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With a growing roster of nationally
recognized sites and events, the small town of Luray is getting big-time
When outdoor enthusiasts Howard and
Andy Thompson hiked to a peak in the Massanutten Mountains one weekend in
1997, they looked down at the valley below. The young Northern Virginia
couple stood speechlesss. The land was lush, sparsely populated, peaceful.
It was Luray. And at that moment, the Thompsons decided this town in the
central Shenandoah Valley was the place they eventually would live. By
1998, they had purchased a home for their weekend use on the outskirts of
Luray, and in 2003 they moved forever from the Washington, D.C., suburbs.
Today, the Thompsons own and operate
Evergreen Outfitters, a busy shop in downtown Luray that specializes in
high-end hiking and camping gear.
in 1833, the Page County Courthouse is on Virginia's Historic
“The pace of life here and in the
entire Shenandoah Valley is so much more in step with Andy’s and my
overall ‘laid-back’ style,” says Thompson. “But at the same time,
Luray has made fantastic progress since we first visited more than a
decade ago. It’s changing, adding wonderful amenities.”
Evergreen Outfitters joins a growing
list of new businesses in town that cater to visitors and locals who
pursue an active but balanced lifestyle. It’s a surprisingly comfortable
pairing of the old and new, the fast and slow, the rural charm and
ON THE FRONT BURNER
Luray Mayor Ralph Dean knows the
feeling. He’s been Luray’s top official for 27 years and has guided
the town through many changes.
27 years, Mayor Ralph Dean has ld Luray through major changes. He
says, "It's only getting better."
For instance, the town currently is
busy with five major development initiatives, including an $850,000
overhaul of several sidewalks and streets to spiff up the downtown
buildingscape; a $7-million upgrade of the sewer system; and safety
improvements to the water filtration plant that carry a $4.5-million price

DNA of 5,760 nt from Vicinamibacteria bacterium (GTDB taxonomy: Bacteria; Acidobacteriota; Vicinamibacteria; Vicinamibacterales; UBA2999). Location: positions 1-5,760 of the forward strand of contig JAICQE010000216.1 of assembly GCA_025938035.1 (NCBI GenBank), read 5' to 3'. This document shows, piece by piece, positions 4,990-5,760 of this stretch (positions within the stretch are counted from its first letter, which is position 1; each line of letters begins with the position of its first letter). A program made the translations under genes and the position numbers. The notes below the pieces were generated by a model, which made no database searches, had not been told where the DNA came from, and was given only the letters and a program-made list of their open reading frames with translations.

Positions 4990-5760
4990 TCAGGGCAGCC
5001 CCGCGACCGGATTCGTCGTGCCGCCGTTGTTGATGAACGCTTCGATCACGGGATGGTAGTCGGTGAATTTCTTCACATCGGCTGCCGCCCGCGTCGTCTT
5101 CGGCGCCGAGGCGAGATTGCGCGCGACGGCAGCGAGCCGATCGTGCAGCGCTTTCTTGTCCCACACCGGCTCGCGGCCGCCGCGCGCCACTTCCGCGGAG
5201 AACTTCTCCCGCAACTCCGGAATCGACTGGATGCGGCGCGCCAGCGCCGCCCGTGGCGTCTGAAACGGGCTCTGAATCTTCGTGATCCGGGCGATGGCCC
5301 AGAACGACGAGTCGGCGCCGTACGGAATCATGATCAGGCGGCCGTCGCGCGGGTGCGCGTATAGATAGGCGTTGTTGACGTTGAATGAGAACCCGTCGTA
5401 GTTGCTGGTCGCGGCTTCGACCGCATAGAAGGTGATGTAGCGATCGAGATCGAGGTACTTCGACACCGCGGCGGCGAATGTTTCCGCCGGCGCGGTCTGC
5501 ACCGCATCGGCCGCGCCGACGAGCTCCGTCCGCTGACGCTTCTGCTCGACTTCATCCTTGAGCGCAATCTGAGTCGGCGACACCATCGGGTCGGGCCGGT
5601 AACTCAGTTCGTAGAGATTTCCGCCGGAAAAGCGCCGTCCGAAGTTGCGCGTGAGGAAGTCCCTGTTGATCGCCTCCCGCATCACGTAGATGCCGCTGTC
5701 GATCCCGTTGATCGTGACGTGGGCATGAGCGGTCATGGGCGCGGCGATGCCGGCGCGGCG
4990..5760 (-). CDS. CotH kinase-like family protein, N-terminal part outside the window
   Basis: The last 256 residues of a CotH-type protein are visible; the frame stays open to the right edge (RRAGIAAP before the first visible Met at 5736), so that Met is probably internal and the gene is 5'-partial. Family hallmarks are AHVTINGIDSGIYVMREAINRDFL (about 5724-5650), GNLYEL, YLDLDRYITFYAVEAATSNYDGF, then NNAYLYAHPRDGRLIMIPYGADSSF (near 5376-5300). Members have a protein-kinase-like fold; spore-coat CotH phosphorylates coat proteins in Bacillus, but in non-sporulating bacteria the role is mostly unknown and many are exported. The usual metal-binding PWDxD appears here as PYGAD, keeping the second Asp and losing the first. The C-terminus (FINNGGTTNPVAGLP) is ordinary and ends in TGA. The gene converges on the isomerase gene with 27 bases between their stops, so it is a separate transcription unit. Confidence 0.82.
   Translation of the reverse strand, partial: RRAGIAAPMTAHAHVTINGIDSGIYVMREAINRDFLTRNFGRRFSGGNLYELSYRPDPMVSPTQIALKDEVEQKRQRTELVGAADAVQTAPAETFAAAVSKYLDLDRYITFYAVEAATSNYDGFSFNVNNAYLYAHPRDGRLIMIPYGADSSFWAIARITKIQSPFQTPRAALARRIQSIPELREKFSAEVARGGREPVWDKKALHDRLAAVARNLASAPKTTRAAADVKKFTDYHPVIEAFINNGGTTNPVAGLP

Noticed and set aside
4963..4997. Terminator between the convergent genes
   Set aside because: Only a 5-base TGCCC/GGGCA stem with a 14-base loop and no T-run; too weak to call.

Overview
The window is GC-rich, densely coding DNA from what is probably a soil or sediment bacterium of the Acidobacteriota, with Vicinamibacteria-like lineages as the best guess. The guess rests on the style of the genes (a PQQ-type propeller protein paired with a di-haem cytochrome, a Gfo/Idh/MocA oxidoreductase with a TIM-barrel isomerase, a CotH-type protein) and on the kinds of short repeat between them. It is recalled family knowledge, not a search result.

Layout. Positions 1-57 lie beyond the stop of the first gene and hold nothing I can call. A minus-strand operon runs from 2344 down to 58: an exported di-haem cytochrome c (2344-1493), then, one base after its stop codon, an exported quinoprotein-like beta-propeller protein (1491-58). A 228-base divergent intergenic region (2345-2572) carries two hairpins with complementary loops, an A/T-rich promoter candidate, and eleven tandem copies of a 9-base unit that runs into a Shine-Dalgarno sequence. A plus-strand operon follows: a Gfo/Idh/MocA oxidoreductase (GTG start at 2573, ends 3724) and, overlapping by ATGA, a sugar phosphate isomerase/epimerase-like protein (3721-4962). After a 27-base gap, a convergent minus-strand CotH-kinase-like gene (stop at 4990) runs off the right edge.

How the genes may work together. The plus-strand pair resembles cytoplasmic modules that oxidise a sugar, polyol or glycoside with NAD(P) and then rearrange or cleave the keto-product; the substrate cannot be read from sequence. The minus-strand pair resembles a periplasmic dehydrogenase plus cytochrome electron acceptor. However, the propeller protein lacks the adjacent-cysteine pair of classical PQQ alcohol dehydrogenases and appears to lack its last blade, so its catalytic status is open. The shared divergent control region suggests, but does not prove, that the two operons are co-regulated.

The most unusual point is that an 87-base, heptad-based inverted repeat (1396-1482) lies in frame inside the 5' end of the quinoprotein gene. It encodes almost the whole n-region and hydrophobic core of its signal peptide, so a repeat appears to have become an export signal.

Luray also is in the early stages of
renovating the town’s historic train depot, thanks to a transportation
enhancement grant. When complete, the quaint depot built in 1908 will
house the county’s Chamber of Commerce, the Visitors’ Center, and a
museum of local artifacts.
But perhaps the most visible ongoing
project is the fourth phase of construction of the Luray Hawksbill
Greenway, a four-mile walking and bike path that attracts all ages. It’s
an obvious source of pride for the community. The beautiful trail meanders
past butterfly gardens, colorful murals (some painted by local youth), and
native flora and fauna. It even encircles a cattle pasture, whose bovine
residents randomly glance up to watch passersby.
As the Greenway crosses Main Street
into the center of town, it follows the flow of the Hawksbill Creek, a
narrow waterway that’s noteworthy in its own right. On the night of
August 9, 1956, the famous train photographer O. Winston Link set up his
equipment along Route 340 in southern Luray to wait for the perfect shot
of a Norfolk & Western locomotive crossing the Hawksbill while locals
splashed in the water below. He was documenting the final days of steam
operations on the N&W Railway (www.linkmuseum.org). Prints of the
well-known photo, called “Hawksbill Creek Swimming Hole,” and one
other shot orchestrated by Link in Luray hang in the town’s Visitors’
$35 ONCE, $35 TWICE,
antiques business is booming. One local boutique shares quarters
with a toy train shop.
Luray was founded in 1812 when the
General Assembly designated 10 acres of land spanning from the Hawksbill
Creek to Court Street as the town of Luray. A group of local relatives was
named trustees of the property, and lots were quickly auctioned for prices
ranging from $35 to $140 apiece. All of these original deeds were dated
September 14, 1812.
Mayor Dean admits there’s an ongoing
debate about the origins of the town’s name. One school of thought says
Luray takes its moniker from Lorraine, France, the homeplace of the
parents of W.S. Mayre, one of the town’s founders. Another group
believes it’s a wordplay on the name of Lewis Ramey, a local blacksmith
and early property owner who was nicknamed Lu Ray. And a third group
swears Luray came from the Native American word for crooked waters,
“Lorrain,” in reference to the Hawksbill Creek’s semi-circular
bending as it meets the south fork of the Shenandoah River.
“Personally, I think it was named
after Lewis Ramey, the blacksmith,” Dean adds his two cents.
“There’s a mural of Ramey, painted in the 1930s, inside the Luray Post
Office. So I’m convinced.”
Luray Hawksbill Greenway attracts all ages. The four-mile walking
and bike path is a showplace for native flora and fauna.
With a population of nearly 5,000, the
county seat of Page County is nestled between the Blue Ridge and the
Massanutten mountains. The area probably is identified most easily with
the Luray Caverns, a nationally recognized tourist attraction that has